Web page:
Testing Microsoft Security Essentials
Visit web page about the EICAR Anti-Malware Test File http://www.eicar.org/anti_virus_test_file.htm and locate some downloadable content near the bottom locate the downloads section.
Multiple things are likely to happen when the malware is detected. The more noticable may be that a notification is made in the lower-right corner of the screen. However, that notification is temporary and goes away. The second thing, which doesn't change if action is still needed, is that the icon in the “system tray”, also known as the “message notification area”, turns red. (This is located where there may be several icons, next to the clock in the (usually lower-right) corner of the screen.) The icon looks like a building with a flag over it. Basically, this icon may look red when the program first starts up (because it hasn't yet verified that protection images are up to date), but at any other time, that building being red is likely a problem. In this case, it is because Microsoft Security Essentials detected something that it is treating like malicious software. Another thing that will happen is that if the “Microsoft Security Essentials” program is opened, the top banner that says “Computer status - ” will no longer be green and say “Protected”. Instead, the banner will become red and the computer status will be considered “At risk”. On the “Home” tab of a computer with a detected threat, the monitor will be shown with a red background and there will be a red “Clean computer” button (with a “Show details” link, which provides additional options on how to respond, located under that “Clean computer” button).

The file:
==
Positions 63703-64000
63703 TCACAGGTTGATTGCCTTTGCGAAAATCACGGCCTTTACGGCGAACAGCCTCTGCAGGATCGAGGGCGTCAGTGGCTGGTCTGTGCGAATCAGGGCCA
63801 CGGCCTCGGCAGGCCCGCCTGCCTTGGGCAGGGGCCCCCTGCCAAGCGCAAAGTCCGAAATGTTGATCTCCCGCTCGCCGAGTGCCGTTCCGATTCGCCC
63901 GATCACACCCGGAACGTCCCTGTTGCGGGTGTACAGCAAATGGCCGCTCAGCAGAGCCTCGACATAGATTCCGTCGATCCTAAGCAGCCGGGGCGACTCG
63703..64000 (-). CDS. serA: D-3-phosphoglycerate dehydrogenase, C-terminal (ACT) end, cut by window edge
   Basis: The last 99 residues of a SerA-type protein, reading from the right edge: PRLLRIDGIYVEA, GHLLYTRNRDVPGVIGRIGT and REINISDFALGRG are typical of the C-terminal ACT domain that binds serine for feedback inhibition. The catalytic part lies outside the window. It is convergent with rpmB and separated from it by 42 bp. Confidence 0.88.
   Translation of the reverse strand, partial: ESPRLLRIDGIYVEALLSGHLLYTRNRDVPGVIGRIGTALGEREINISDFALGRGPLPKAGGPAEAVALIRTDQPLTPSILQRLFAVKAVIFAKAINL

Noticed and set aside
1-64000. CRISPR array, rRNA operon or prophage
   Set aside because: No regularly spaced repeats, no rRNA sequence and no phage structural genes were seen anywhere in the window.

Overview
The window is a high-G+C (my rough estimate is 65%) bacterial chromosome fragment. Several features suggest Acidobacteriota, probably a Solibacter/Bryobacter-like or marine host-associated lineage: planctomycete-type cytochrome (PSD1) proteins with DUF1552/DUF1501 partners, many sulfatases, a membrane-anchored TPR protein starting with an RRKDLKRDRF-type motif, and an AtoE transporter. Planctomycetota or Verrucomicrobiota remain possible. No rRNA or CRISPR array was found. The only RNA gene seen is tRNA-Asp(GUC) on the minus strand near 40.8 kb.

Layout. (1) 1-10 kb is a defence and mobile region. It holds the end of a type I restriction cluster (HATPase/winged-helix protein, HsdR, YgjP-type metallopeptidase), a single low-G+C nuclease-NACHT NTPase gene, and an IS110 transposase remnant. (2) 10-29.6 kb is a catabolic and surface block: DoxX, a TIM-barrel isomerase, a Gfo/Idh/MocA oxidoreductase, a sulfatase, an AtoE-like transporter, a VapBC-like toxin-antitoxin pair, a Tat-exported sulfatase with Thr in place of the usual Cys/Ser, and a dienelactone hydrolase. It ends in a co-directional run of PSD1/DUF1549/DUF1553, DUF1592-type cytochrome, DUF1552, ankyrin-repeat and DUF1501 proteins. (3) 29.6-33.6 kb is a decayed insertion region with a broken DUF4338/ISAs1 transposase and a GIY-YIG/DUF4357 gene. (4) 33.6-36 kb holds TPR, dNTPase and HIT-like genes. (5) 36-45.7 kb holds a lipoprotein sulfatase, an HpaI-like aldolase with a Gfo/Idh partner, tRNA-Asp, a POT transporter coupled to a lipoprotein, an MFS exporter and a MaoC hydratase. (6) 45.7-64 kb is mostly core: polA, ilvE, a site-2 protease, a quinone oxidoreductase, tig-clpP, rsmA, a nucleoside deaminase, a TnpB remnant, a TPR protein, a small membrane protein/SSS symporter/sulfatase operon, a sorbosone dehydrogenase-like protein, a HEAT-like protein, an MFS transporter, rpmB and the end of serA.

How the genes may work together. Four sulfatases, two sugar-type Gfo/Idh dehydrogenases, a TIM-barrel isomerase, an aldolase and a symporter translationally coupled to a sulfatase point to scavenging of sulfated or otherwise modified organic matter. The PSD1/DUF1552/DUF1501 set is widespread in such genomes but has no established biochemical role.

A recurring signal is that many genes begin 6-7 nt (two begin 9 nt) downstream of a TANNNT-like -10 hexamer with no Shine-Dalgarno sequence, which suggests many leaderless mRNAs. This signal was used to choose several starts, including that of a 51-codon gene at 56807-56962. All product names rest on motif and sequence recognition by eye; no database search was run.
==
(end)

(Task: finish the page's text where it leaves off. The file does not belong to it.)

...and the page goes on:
One of the less noticable things may be that a ten minute counter starts. Microsoft Security Essentials Reviewers Guide (converted from Word Document to HTML by Google) notes, “Severe threats are automatically addressed by Microsoft Security Essentials after 10 minutes if no action is taken by the user.”
In the “Details” there is a hyperlink which, naturally, goes to the “Get more information about this item online.” redirection page hyperlinked to from MSE about EICAR.
From here, the “Clean Computer” may be selected.
Another option is to select the “Show details” link. This will bring up a new window that shows the details of the “Potential threat”.
The “Show details >>” button makes the window taller.
Hovering over some fields and/or buttons will show tooltips. (The “Hide details <<” button was pressed before these next couple of screenshots were taken.)
Since this isn't actually a malicious file, allowing it is safe to see how that works.
With Windows Vista, changing the “Recommendation” column to “Allow” may change the “Apply actions” button so that it has a shield icon, which indicates that “User Account Control” will get involved.
Choosing to “Apply actions” may cause some screens like the following to show up.
After the EICAR test file is allowed, that file will not trigger any alerts nor interference by Microsoft Security Essentials. To re-enable protection for this file, go to the “History” tab, choose the “Allowed items” radio button, place a checkbox (which doesn't appear until “Allowed items” is selected) next to the specified file, and choose “Remove”.
Choosing this option does not (immediately) affect any existing file, but removes the program from the list of “Allowed items” so that detection for that file will act as normal (for real-time protection as well as any other scans that are initiated).
If the software is allowed, manual copies of the malware may be made, and the software may be manually removed. The way this is done is to go to the “History” tab. The lowest option is “Allowed items” which may show some items, even if “All detected items” does not show those items. Check the box next to the appropriate software and choose to “Remove”. Note that this does not mean to clean up the system by removing the offending files, but simply means to remove each selected category of items from the list of allowed items.